Tanzania is not unique to have an ivory poaching and trafficking problem, but it is the leader in addressing the problem. (Witness the Summit on Stopping Wildlife Crime and Advancing Wildlife Conservation, Dar es Salaam, May 9 and 10, 2014.) A large part of the conservation world leadership is helping Tanzania authorities contend with the unprecedented and unexpected rise in poaching to crisis level. The fact remains that no one is doing more to control the unprecedented poaching arising from unprecedented demand.
Because of an unprecedented Asian demand, poaching has been more than anticipated. That said, Tanzania has been addressing the issues as they have become known. In the past four years, Tanzania has stepped up its programs. In 2014, without any knowledge that USFWS would threaten the hunting components of its programs, Tanzania has raised its anti-poaching and management efforts to exceptional levels. It is in the process of doubling its game scouts by adding 930 within months, increasing its WMAs by 21 areas to a total of 7% of the country (building community incentives and an army of village game scouts, and protecting corridors), returning to its Retention Funding system, organizing a UNDP Basket Fund, establishing the new Wildlife Authority, creating a ranger Disciplinary Board, Code of Conduct, and more. Tourist safari hunting has been a primary tool in Tanzania’s anti-poaching arsenal. It serves as an essential user-pay mechanism for survival in the war on poaching, which the Minister has made clear is not optional.
It follows that the suspension is untimely. Tanzania appears to have already turned the surprise crisis around after 2,000 arrests, confiscation of over 1,000 firearms, and several military and paramilitary campaigns.
The extreme rise in demand for ivory was unprecedented and unforeseeable, but Tanzania is measuring up. There is a wealth of hard documents and real actions to attest to the facts.
The USFWS has concluded that the sport hunting take is additive because the elephant population is declining, i.e. more elephant are dying and being killed than are being born. We point out that this conclusion is too simplistic because the benefits from the hunting make it a net gain in population. More animals and their habitat are conserved than are taken. For example, one exemplary hunting operator funds approximately $500,000 a year in anti-poaching in the heart of the top elephant area. Imagine how many elephant that has saved and what elephant would exist without the habitat alone.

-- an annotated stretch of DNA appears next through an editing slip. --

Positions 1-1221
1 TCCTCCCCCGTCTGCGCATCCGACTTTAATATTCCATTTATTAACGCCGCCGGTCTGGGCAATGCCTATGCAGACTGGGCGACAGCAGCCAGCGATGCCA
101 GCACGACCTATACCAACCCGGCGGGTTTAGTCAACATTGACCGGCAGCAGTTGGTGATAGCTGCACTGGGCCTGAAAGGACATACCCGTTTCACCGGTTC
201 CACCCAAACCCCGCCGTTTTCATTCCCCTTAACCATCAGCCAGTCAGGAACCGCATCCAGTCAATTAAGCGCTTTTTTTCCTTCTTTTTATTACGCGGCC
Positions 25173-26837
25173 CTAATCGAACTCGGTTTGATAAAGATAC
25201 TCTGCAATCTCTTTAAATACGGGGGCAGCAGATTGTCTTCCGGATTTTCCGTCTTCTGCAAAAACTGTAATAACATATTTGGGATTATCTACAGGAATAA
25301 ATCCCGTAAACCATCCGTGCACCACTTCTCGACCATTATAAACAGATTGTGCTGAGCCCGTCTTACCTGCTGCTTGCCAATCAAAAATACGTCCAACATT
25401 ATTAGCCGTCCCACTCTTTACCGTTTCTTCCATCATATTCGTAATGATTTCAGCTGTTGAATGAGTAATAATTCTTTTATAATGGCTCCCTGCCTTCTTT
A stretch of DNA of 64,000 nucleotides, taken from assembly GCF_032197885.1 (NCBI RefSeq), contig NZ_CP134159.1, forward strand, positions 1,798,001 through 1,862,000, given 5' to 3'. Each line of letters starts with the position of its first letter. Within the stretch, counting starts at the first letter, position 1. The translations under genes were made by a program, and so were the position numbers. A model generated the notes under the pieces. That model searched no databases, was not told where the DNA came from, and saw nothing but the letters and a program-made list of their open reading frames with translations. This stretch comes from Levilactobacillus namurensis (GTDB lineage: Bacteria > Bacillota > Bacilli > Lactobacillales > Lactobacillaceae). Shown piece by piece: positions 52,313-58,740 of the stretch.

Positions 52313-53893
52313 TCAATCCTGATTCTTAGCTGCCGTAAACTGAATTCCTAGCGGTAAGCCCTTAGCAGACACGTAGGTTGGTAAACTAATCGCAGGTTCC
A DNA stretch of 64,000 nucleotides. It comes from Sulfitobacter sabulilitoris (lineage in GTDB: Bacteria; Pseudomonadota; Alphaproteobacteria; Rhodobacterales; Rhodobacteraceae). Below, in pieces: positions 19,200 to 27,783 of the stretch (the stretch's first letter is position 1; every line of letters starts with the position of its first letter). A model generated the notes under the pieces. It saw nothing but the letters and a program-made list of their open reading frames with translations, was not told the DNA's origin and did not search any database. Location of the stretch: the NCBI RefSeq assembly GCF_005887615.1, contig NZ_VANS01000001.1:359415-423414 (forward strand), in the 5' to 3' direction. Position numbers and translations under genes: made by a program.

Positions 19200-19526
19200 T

We also point out that the quota in Tanzania compared to the ratio of elephant is far less than in Namibia where the elephant population is 20,546 and the quota is 90 elephant, and in RSA where the population is 22,889 and the quota is 150 elephant. If the estimate is correct in Tanzania, the population is over 70,000 and the quota is only 200 elephant, but because of added length and weight restrictions averages 36% of the 200. Moreover, older bulls are biologically surplus unless an extreme number are taken.
The second prong of our approach is taking action on the ground in Tanzania to deter poaching and conserve the elephant. In the past month Conservation Force has participated in the Elephant Summit in Dar es Salaam, Tanzania entitled Stopping Wildlife Crime & Advancing Wildlife Conservation: A Call to Action where more than 15 action items were decided upon: Priority Actions to Stop Wildlife Poaching in Tanzania Action Item 1:
Creation of the Tanzania Wildlife Authority (TAWA). Action Item 2:
Recruitment of 900 additional rangers in 2014, with an additional approximately 1,000 recruited each year until the need is met at 5,000 by 2018. Action Item 3:
Establishment of a Disciplinary Board to review and enforce Ranger Code of Conduct. Actions to Stop Illegal Wildlife Trafficking Action Item 1:
Establishment of an Inter-Ministerial Task Force, including Ministries of Home Affairs, Transport, and Natural Resources and Tourism, with a clear direct lead Ministry to coordinate training and enforcement of wildlife laws to stop poaching and smuggling of wildlife. Action Item 2:
Registry and annual inspection of all Government-held ivory stocks by engaging independent third party audits. Actions to Engage Community Conservation: Governance Action Item 1: